Data is the new oil, but drilling for it may have unintended consequences.

I read with interest Newmark Security’s CEO Marie-Claire Dwek’s post last week on data being the new oil and it led me to consider that if data is the new oil, biometric data must be the finest refined petrol [my American friends should read gas] money can buy.

“Biometric technology is playing an increasingly significant role in the lives of consumers.”

Lauren Stewart
Boston College Law

So says Lauren Stewart in a recent issue of the Boston College Law Review. Stewart goes on to say that whilst there are obvious benefits of increased data security and ease of access to business’s services for consumers, there is a concerning lack of consistency of approach at a business and at a U.S. State level. She calls for U.S. Congress to enact a comprehensive statute and for those working in biometric data protection. This would be a welcome approach.

As an example of the challenge biometric data practitioners face in the U.S., the State of Illinois has recently introduced a comprehensive statute, called the Illinois Biometric Information Privacy Act (BIPA). This has caused huge problems for Human Capital Management (HCM) providers and end-users alike, as it is entirely inconsistent with the biometric statutes introduced by two other states (Texas and Washington). A useful employer’s guide to BIPA can be found here.

Fashion retailer H&M is currently facing a class-action for misuse of data collected on a time clock, in Cook County. Their process is currently acceptable in 47 other US States, but not Illinois. Two weeks ago Fillmore Hospitality, which owns a hotel chain, became the latest target of a proposed class action for similar BIPA violations. They are certainly not going to be the last.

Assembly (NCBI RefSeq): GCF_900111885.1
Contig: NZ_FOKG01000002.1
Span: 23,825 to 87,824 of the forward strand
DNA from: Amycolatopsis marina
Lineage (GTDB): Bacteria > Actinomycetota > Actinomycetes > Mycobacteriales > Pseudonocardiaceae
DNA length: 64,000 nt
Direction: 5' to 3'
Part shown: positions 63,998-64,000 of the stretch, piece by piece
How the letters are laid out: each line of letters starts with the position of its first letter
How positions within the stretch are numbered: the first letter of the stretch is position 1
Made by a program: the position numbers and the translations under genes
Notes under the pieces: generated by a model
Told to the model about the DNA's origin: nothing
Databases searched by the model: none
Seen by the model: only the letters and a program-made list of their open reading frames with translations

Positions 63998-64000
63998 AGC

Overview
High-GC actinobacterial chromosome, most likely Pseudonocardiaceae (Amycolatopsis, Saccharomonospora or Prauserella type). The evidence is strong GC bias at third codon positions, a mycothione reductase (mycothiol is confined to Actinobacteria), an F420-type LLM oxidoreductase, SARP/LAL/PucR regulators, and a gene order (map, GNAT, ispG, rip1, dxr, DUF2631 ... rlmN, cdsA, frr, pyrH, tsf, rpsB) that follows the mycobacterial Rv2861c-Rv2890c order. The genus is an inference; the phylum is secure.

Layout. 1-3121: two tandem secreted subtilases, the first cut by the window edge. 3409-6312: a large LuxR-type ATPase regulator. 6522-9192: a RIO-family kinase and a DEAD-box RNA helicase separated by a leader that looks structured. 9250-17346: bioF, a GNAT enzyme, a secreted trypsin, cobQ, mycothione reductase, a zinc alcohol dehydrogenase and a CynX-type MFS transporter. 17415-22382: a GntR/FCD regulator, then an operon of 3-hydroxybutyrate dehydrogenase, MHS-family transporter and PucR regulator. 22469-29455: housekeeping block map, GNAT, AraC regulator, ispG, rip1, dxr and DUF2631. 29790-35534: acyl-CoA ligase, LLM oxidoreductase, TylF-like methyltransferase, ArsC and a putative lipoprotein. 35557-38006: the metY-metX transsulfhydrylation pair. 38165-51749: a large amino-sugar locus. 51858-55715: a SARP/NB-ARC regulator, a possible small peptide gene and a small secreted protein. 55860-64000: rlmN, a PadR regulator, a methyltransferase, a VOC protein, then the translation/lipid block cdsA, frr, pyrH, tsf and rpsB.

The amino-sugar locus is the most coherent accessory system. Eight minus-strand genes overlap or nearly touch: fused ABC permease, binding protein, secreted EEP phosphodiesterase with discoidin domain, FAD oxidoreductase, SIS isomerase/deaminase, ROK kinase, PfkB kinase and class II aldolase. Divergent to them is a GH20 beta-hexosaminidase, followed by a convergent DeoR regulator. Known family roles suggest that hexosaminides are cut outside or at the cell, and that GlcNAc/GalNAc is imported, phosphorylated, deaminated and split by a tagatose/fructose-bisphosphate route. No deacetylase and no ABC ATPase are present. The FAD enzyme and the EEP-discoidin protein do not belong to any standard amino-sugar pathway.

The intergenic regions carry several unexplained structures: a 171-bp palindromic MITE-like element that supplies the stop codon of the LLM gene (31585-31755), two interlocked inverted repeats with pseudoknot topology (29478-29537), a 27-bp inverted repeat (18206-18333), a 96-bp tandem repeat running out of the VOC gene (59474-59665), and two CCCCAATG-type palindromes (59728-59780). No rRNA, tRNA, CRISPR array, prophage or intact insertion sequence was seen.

Similar challenges present themselves in the UK too. Only last week has the Information Commissioners Office (ICO) issued an enforcement notice to Her Majesty’s Revenue and Customs (HMRC) for failing to adhere to the biometric requirements of the European wide General Data Protection Regulation (GDPR).

The most frustrating part of all of this is that technology-led solutions exist now to properly protect and encrypt data at the edge device at the point of collection, before it is moved to a cloud-computing environment and securely disseminated. This, coupled with proper consent-seeking and compliance with specific users’ preferences, would keep biometric data users on the right side of the most onerous local legislature and regulatory requirements.

The most frustrating part of all of this is that technology-led solutions exist now to properly protect and encrypt data at the edge device at the point of collection, before it is moved to a cloud-computing environment and securely disseminated.